Tag Archives: ufw

How to set up a VPN server on Ubuntu

Install PoPToP Point to Point Tunneling Server:

sudo apt-get install pptpd

Edit /etc/pptpd.conf file:

sudo joe /etc/pptpd.conf

Uncomment the following lines (replace IP range if you like)

localip 192.168.0.1
remoteip 192.168.1.1-255

Save and exit.

Edit /etc/ppp/pptpd-options file

sudo joe /etc/ppp/pptpd-options

Make sure you have this:

refuse-pap
refuse-chap
refuse-mschap
require-mschap-v2
require-mppe-128
proxyarp
nodefaultroute
lock
nobsdcomp
noipx               ## you don't need IPX
mtu 1490	        ## may help your linux client from disconnecting
mru 1490	        ## may help your linux client from disconnecting

Save and exit.

Next step is to add users who can use this connection.

sudo joe /etc/ppp/chap-secrets

The file should look like this:

# Secrets for authentication using CHAP
# client           server      secret                    IP addresses
cviorel            pptpd       my_secret_password        *
another_user       pptpd       his_secret_password       *

Now we need to configure IP Masquerading on the VPN server.
The purpose of IP Masquerading is to allow machines with private, non-routable IP addresses on your network to access the Internet through the machine doing the masquerading.

ufw Masquerading
IP Masquerading can be achieved using custom ufw rules. This is possible because the current back-end for ufw is iptables-restore with the rules files located in /etc/ufw/*.rules. These files are a great place to add legacy iptables rules used without ufw, and rules that are more network gateway or bridge related.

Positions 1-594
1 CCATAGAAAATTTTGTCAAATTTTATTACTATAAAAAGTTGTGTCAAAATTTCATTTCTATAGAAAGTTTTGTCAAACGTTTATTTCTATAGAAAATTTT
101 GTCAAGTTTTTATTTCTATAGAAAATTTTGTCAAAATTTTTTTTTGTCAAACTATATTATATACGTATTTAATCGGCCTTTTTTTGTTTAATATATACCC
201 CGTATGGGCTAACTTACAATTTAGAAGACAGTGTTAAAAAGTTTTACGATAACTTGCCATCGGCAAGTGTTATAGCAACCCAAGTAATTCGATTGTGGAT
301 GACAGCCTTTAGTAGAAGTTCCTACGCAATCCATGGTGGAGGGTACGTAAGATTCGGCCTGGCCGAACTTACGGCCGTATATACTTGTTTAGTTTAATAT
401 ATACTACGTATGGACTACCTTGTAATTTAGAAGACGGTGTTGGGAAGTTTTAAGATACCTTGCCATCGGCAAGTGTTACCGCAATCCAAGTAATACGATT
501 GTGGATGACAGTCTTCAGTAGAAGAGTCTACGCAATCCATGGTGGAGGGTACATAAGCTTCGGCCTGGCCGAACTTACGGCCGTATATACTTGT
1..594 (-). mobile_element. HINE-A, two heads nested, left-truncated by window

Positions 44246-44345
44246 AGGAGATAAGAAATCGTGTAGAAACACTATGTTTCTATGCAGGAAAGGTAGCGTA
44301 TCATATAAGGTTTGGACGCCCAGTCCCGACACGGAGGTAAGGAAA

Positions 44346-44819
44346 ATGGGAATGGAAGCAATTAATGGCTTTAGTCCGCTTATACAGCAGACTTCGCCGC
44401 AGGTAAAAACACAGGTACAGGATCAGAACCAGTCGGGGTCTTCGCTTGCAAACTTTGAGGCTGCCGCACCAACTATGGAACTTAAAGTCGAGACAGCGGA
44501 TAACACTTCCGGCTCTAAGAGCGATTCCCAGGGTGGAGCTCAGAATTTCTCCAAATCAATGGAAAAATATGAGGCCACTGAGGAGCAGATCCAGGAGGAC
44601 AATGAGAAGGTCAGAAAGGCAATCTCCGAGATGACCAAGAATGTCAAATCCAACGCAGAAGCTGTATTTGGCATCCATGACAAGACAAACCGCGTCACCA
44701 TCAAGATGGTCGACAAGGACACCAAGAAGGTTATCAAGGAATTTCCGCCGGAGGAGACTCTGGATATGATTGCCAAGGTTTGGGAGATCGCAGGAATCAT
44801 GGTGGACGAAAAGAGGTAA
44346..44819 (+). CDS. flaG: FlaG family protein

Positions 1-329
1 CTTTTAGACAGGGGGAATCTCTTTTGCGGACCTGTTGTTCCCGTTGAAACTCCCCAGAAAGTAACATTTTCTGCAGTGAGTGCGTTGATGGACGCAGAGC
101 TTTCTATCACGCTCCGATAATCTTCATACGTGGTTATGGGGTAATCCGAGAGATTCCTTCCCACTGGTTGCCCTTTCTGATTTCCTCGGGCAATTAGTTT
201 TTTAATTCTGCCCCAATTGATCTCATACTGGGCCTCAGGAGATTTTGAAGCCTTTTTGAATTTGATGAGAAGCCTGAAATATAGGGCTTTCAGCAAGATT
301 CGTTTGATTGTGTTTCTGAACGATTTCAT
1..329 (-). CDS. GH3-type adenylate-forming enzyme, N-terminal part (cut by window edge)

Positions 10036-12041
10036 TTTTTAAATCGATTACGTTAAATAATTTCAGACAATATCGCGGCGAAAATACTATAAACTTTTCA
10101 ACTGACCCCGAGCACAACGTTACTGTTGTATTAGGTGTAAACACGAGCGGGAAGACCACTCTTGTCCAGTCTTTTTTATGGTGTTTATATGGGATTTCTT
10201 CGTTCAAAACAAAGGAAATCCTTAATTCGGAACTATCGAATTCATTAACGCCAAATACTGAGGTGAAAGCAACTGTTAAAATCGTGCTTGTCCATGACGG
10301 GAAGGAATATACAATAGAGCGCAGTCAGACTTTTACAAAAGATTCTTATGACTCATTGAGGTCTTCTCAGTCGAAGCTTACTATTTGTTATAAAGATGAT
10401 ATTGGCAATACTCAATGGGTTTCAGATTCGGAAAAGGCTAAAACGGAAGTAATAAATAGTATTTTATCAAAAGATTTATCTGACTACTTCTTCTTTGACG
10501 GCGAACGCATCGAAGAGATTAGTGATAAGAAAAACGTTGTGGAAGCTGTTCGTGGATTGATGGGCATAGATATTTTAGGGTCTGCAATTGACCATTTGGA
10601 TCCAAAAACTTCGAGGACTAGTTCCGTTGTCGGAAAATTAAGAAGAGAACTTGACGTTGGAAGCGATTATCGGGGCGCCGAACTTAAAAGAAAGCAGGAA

The rules are split into two different files, rules that should be executed before ufw command line rules, and rules that are executed after ufw command line rules.

a) First, packet forwarding needs to be enabled in ufw. Two configuration files will need to be adjusted, in /etc/default/ufw change the DEFAULT_FORWARD_POLICY to “ACCEPT”:

DEFAULT_FORWARD_POLICY="ACCEPT"

Then edit /etc/ufw/sysctl.conf and uncomment:

net.ipv4.ip_forward=1

Similarly, for IPv6 forwarding uncomment:

net.ipv6.conf.default.forwarding=1

b) Now we will add rules to the /etc/ufw/before.rules file. The default rules only configure the filter table, and to enable masquerading the nat table will need to be configured. Add the following to the top of the file just after the header comments: